143. 17 points - Hawkman (Johns/Morales)
In 2002, following on the heels of his popular JSA series (which shows up later) Geoff Johns was given a solo series for Hawkman. Originally co-written with James Robinson, Johns wrote all but one issue of the first 25, and talented artist Rags Morales drew all but four of those issues as well.
One of the main focuses of this run was trying to balance all of the various continuity issues in the past of this character brought on by his resurrections, alien connections, original origins, and whatnot. In both JSA and the Hawkman series, Johns attempted to explain all of this in a way that made sense, and he did. Then he left the book and the new team continued to tell good stories, until issue #50 when it was retitled Hawkgirl and turned into a steaming pile of crap.
141. 17 points - TIE Nexus (Baron/Rude) - Werewolf by Night (Moench/Perlin)
Created in 1981, Nexus was a series about a guy 500 years in the future who received superpowers from an alien, with the catch that he had to hunt down and kill a selected number of mass murders each year. The alien would send out psychic images of the last moments of the victims, and they would continue until Nexus had killed the offending party.
The series was published by First Comics for many years, and crossed over with their characters such as Grimjack, American Flagg, and whatnot, before ending the ongoing with #80 in 1991 when First Comics went out of business, at which point the series moved to Dark Horse, which led to crossovers with some DH characters like Madman, and continued as a series of mini-series, with Rude and Baron continuing the numbering as if the ongoing hadn't ended.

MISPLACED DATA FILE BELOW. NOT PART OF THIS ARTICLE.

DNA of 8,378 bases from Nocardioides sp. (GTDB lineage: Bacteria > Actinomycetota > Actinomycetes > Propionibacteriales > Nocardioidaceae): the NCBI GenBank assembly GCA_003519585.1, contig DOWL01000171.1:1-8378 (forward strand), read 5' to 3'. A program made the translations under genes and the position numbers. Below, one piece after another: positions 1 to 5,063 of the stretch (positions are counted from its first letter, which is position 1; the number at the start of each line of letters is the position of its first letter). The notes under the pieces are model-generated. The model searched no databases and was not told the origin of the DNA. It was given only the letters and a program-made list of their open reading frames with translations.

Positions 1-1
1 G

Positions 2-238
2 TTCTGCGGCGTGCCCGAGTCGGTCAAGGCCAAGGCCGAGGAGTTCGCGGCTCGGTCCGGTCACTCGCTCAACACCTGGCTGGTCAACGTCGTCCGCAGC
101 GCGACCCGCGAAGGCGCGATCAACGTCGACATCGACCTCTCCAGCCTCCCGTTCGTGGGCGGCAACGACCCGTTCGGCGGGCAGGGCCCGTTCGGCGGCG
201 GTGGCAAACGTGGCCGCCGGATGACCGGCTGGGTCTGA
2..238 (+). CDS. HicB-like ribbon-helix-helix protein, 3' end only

Werewolf by Night (Moench/Perlin)
Doug Moench took over Werewolf by Night with issue #20, and Perlin joined him as artist with #26 (having previously done a couple of issues of the series before Moench took over. Perlin would stay on until #40, while Moench would stay on for three more issues. During their time together on the book, they created Moon Knight (who captured Jack thinking he was guilty of some murders, only to find out he was innocent and then they teamed up as heroes tend to do) told some great horror stories, and generally kicked ass.
Moench's stories played up the human nature of Jack Russell (one of my personal favorite aliases in comics), with his constant battle with his wild nature being a key role. Eventually Jack gained the ability to turn at will, though on the three nights of the full moon he was still a rampaging beast. Featuring guest stars like Man-Thing, Ghost Rider, Brother Voodoo, and Morbius, the book covered all of the major Marvel horror characters, and Perlin's art was top notch the whole way. If you ever get the chance, check it out. And also check out Moench's other Marvel works from this era like Moon Knight and especially Master of Kung Fu, two of the better series you people left off of this list.